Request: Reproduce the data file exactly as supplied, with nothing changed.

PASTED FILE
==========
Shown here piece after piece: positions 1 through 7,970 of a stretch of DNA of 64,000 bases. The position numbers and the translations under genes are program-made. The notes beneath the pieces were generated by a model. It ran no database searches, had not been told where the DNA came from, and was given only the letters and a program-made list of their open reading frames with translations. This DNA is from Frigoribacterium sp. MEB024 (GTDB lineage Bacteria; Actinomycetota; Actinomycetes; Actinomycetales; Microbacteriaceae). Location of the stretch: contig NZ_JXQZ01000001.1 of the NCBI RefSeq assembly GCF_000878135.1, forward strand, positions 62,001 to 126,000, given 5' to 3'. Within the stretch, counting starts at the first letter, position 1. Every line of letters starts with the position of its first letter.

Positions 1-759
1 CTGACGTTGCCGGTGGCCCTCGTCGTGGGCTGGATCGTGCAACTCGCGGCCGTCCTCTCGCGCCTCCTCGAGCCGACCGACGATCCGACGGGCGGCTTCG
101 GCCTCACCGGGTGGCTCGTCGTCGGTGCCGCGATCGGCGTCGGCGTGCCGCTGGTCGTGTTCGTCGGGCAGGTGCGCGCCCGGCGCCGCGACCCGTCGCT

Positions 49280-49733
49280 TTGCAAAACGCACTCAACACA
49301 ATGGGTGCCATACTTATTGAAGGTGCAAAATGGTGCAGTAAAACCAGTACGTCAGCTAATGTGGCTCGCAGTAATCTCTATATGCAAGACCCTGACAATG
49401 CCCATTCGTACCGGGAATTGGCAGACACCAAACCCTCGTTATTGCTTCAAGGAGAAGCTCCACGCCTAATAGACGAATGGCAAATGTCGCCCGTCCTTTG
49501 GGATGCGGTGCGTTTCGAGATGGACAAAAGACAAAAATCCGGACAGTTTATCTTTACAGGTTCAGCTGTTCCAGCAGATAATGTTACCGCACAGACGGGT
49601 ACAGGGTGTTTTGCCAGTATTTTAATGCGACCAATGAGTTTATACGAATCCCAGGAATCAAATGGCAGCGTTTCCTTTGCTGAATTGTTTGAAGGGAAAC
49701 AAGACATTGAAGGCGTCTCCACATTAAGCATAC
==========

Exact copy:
Shown here piece after piece: positions 1 through 7,970 of a stretch of DNA of 64,000 bases. The position numbers and the translations under genes are program-made. The notes beneath the pieces were generated by a model. It ran no database searches, had not been told where the DNA came from, and was given only the letters and a program-made list of their open reading frames with translations. This DNA is from Frigoribacterium sp. MEB024 (GTDB lineage Bacteria; Actinomycetota; Actinomycetes; Actinomycetales; Microbacteriaceae). Location of the stretch: contig NZ_JXQZ01000001.1 of the NCBI RefSeq assembly GCF_000878135.1, forward strand, positions 62,001 to 126,000, given 5' to 3'. Within the stretch, counting starts at the first letter, position 1. Every line of letters starts with the position of its first letter.

Positions 1-759
1 CTGACGTTGCCGGTGGCCCTCGTCGTGGGCTGGATCGTGCAACTCGCGGCCGTCCTCTCGCGCCTCCTCGAGCCGACCGACGATCCGACGGGCGGCTTCG
101 GCCTCACCGGGTGGCTCGTCGTCGGTGCCGCGATCGGCGTCGGCGTGCCGCTGGTCGTGTTCGTCGGGCAGGTGCGCGCCCGGCGCCGCGACCCGTCGCT

Positions 49280-49733
49280 TTGCAAAACGCACTCAACACA
49301 ATGGGTGCCATACTTATTGAAGGTGCAAAATGGTGCAGTAAAACCAGTACGTCAGCTAATGTGGCTCGCAGTAATCTCTATATGCAAGACCCTGACAATG
49401 CCCATTCGTACCGGGAATTGGCAGACACCAAACCCTCGTTATTGCTTCAAGGAGAAGCTCCACGCCTAATAGACGAATGGCAAATGTCGCCCGTCCTTTG
49501 GGATGCGGTGCGTTTCGAGATGGACAAAAGACAAAAATCCGGACAGTTTATCTTTACAGGTTCAGCTGTTCCAGCAGATAATGTTACCGCACAGACGGGT
49601 ACAGGGTGTTTTGCCAGTATTTTAATGCGACCAATGAGTTTATACGAATCCCAGGAATCAAATGGCAGCGTTTCCTTTGCTGAATTGTTTGAAGGGAAAC
49701 AAGACATTGAAGGCGTCTCCACATTAAGCATAC